Sunday, September 3, 2017

Three Betrayals You Will Know

Canyon Wren

As the Canyon Wren inspected my binoculars, I pondered the meaning of it all.  Somehow we made it.  And thank the bird gods we did.  I'm not sure what we would have done had we been alone. 

This trip showed signs of trouble from the start.  Kathy's truck met a river for a road.  We tried to get around the river but got stuck in the mud.  And later it happened again! But this time in the Cocospera river!  Had it not been for Jim's tow cable, I'm not sure we would have gotten out.  

Violet-crowned Hummingbird
I looked over and saw the Canyon Wren again.  This time on the backpack.  We took our walk and again I counted birds once more for this ranch.

As we hiked down the trail, we noticed a new road cutting through pristine desert habitat.  This ranch?  Was it even protected anymore?

I still noticed the birds.  They were all still there. But something was different this time.  

female Varied Bunting
They checked their jaguar cams.  I recorded.  This time we noticed mesquites cut down. The cameras picked up service workers from the state doing the cutting. On this ridge, where Jaguars survey their large territory, we witnessed the incredible Sky Islands.  We could see the Santa Rita Mountains in Arizona from Mexico!  This spot was magical as we could see every major sky island. I now could piece together the bird migration puzzle.  It all made sense. 

And this time around, there were more cattle. Once upon a time, the ranch owner was sensitive to the number of cattle on his land.  But it seems he has lost this battle as well.

The old couches sat outside on the patio now as if to be taken away at some point.  There the Canyon Wren sat. 

I watched an adult Cliff Swallow feed the baby. 

Cliff Swallow
Nothing lasts forever.  There comes a breaking point when one says enough is enough.  Not only was the ranch going through some changes; so was I. At my work, a friend betrayed my trust.  After 16 years of working together, it was a hard slap in the face and it broke my heart. It's now strictly business.  My life has become a complicated and wonderful thing.  And the same is happening for my other half.  I share my adventures with people and they wonder how I am able to balance it all together.  It's hard.  But I have kept this motto ever since I first heard the words from Principal Art Johnson. "Work hard; Play hard." And it can be done with the proper management of time.  AND it's also the same reason that I have written in the past that we are only given a certain amount of time.  Do we spend our time living in the negative moments?  Or do we live our lives to the fullest?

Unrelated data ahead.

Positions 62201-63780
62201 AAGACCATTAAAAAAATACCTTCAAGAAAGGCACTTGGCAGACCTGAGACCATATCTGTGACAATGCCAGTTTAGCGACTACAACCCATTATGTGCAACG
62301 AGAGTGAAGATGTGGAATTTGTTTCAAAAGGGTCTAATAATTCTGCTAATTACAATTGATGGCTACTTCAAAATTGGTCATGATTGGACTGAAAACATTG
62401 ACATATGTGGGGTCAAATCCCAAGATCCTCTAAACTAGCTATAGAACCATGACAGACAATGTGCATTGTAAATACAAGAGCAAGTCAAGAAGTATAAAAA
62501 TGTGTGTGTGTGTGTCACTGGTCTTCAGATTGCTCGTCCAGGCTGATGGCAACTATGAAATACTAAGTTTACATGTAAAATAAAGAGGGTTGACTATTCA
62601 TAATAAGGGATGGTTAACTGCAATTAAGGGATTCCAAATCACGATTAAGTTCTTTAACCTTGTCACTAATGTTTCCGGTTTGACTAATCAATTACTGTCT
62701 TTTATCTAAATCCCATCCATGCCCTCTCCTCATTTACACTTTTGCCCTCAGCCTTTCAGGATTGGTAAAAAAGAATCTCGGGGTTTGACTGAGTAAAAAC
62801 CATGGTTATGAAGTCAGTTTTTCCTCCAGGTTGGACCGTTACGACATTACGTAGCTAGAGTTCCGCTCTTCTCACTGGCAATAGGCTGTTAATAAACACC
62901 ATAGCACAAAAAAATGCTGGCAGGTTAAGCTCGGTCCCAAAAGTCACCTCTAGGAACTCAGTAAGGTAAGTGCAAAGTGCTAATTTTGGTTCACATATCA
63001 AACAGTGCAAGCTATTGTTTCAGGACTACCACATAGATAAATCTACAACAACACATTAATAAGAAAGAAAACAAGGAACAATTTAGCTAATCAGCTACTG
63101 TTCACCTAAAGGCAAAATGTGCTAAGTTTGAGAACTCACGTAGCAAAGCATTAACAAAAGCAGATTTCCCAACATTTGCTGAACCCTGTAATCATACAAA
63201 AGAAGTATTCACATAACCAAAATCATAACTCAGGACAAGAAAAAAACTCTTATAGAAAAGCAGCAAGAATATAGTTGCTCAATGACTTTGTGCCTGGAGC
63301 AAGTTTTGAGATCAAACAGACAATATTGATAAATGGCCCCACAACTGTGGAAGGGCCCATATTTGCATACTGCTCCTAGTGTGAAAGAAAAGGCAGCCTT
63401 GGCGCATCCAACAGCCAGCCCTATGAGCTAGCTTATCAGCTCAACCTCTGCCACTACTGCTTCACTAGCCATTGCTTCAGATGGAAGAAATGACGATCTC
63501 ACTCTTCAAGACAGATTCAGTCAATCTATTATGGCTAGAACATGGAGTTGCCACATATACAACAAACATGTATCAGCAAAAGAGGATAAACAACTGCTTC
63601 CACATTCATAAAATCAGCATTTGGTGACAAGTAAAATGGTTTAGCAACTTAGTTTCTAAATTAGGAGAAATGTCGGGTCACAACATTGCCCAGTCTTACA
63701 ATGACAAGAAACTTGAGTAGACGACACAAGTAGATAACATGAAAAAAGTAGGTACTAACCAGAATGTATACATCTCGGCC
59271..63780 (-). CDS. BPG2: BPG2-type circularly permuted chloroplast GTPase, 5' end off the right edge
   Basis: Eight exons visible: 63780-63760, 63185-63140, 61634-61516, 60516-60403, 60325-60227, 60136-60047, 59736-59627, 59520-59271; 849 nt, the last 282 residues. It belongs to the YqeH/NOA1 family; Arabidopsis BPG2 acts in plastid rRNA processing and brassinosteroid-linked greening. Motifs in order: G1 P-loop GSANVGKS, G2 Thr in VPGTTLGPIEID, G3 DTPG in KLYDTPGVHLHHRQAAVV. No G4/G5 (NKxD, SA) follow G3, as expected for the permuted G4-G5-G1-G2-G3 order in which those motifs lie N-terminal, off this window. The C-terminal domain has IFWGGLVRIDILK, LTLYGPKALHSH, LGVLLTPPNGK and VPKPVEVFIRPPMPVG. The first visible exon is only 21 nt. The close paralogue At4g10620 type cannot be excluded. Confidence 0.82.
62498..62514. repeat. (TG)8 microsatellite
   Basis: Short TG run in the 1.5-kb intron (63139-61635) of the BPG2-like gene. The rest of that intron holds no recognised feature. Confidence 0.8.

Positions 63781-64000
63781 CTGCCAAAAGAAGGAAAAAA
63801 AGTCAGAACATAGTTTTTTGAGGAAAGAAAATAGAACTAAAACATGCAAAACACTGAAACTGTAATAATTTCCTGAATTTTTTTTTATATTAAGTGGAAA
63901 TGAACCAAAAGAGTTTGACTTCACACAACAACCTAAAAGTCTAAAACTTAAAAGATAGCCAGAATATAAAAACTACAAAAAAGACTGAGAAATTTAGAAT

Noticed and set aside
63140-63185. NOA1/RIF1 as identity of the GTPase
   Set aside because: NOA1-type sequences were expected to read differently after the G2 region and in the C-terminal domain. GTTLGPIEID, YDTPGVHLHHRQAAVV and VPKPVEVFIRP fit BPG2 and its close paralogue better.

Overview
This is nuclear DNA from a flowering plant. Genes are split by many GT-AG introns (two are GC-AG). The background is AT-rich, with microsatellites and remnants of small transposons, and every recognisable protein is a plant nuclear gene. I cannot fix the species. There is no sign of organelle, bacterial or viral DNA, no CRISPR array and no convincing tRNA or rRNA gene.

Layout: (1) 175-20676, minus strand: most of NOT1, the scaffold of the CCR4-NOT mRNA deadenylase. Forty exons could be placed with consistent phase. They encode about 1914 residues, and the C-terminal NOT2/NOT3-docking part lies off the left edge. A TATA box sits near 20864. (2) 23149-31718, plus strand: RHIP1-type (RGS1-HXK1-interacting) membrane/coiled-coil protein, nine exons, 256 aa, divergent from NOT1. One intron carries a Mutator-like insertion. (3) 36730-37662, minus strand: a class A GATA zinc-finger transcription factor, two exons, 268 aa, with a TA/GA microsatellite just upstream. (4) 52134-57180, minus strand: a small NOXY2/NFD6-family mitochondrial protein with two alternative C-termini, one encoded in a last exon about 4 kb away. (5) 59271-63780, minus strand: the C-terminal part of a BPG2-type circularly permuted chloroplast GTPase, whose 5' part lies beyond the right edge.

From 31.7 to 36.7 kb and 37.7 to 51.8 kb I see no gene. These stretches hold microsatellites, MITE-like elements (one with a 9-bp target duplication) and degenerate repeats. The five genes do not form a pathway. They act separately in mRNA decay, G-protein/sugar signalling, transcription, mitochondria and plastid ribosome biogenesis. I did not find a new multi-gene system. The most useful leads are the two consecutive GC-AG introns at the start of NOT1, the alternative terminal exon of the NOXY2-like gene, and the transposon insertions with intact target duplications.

Vermilion Flycatcher
I've now cut the last threads of negativity out of my life. Life changes. We change. When you can't trust a friend with personal information, they no longer are friends. 

At night, we walked muddy roads discovering more bugs than reptiles.  I thought more about betrayal. Maybe this is how the rancher also felt.  He thought he could trust the Mexican government to do the right thing.  He thought he could trust the conservation groups to keep his efforts going.  And in all his efforts, he kept running into obstacles. 

Wolf Spider
Several of us swallowed bugs.  Something big ran across my foot. The air was saturated with insects! Clouds of winged things formed around us under the starry sky.  They were in our hair, on our skin and in our mouths. It was quite the experience. Sometimes I shined my light on one of my friends and they couldn't figure out why they were getting attacked by all the bugs. I needed a good laugh to get through this hellish bug nightmare. We were walking through the poopy stream where the cattle were now hanging out. It was gross. 

In the darkness, it's difficult to see with human eyes.  Thankfully our head lights illuminated these incredible alien looking bugs.  Our ears could detect Great Horned, Barn, Elf and Western screech-owls.  Eventually we hit the muddy river of a road where we first got stuck.  I was not walking through that mess again. 

Jim checked traps for snakes and other reptiles. This guy is fearless!  

A sleeping Pacific-slope Flycatcher
Meanwhile, I counted the sleeping birds in the trees while Tim and Robyn tried finding snakes climbing up those trees. 

Hummingbird migration was at full force.  

The Canyon Wrens jumped onto my chair.  I had a good laugh.  How many people struggle to see these wrens when they come to visit?  Sure, I often hear them but to have them come right up to me was a nice change. Talk about an armchair tick!

And I continued counting birds while running into more cattle.  No decision is ever simple.  More cattle equals more money.  It's obviously where the cash is made. But surely there is a way for conservation to be equally profitable beyond the hunting sector?

Wilson's Warbler
I came back and found these two wrens getting into more mischief.  At one point, someone left the truck door open and one of the birds went into the vehicle!!!  So I obsessed about the bird until it flew out.  

For years, I tried to believe that the ranch owner was trying to make a difference.  And I think at some point he did maybe try a little. During our last visit, we witnessed things on the ranch that seemed to be reversing the conservation trend. 

Blue Grosbeak
I've listened to the ranch owner tell stories about how the government and town were not pleased that he wasn't putting more cattle on the ranch.  And that whenever he tried to move forward in the various conservation areas, he was blocked by someone or something.  It must have been frustrating. 

Antelope Jackrabbit